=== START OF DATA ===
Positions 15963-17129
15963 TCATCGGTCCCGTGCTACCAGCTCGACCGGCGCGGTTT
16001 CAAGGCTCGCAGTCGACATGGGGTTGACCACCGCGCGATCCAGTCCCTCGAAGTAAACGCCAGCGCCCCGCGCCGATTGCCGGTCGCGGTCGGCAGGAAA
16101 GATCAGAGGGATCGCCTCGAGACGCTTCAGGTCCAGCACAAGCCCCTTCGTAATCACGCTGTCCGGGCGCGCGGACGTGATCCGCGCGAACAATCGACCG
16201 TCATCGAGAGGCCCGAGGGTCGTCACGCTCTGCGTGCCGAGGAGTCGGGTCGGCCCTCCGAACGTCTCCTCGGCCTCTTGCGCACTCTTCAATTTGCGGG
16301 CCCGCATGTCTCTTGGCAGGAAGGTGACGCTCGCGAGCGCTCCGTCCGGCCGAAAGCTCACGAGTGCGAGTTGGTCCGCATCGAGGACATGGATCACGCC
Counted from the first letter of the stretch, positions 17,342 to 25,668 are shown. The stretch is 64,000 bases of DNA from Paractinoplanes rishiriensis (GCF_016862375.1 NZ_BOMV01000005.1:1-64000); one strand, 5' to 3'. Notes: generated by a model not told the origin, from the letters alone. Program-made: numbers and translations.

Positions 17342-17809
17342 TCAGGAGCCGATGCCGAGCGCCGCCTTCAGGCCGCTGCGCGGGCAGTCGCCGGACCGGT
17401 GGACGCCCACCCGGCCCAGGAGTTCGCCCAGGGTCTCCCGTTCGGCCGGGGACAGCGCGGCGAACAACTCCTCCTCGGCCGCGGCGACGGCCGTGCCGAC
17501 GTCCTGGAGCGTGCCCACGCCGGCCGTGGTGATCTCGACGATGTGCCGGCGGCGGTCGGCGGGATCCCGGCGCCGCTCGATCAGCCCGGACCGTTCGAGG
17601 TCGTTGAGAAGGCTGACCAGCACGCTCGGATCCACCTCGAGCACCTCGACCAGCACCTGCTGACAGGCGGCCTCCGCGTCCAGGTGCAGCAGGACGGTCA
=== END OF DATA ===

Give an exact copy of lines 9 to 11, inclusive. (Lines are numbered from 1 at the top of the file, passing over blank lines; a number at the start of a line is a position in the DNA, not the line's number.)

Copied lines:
17342 TCAGGAGCCGATGCCGAGCGCCGCCTTCAGGCCGCTGCGCGGGCAGTCGCCGGACCGGT
17401 GGACGCCCACCCGGCCCAGGAGTTCGCCCAGGGTCTCCCGTTCGGCCGGGGACAGCGCGGCGAACAACTCCTCCTCGGCCGCGGCGACGGCCGTGCCGAC
17501 GTCCTGGAGCGTGCCCACGCCGGCCGTGGTGATCTCGACGATGTGCCGGCGGCGGTCGGCGGGATCCCGGCGCCGCTCGATCAGCCCGGACCGTTCGAGG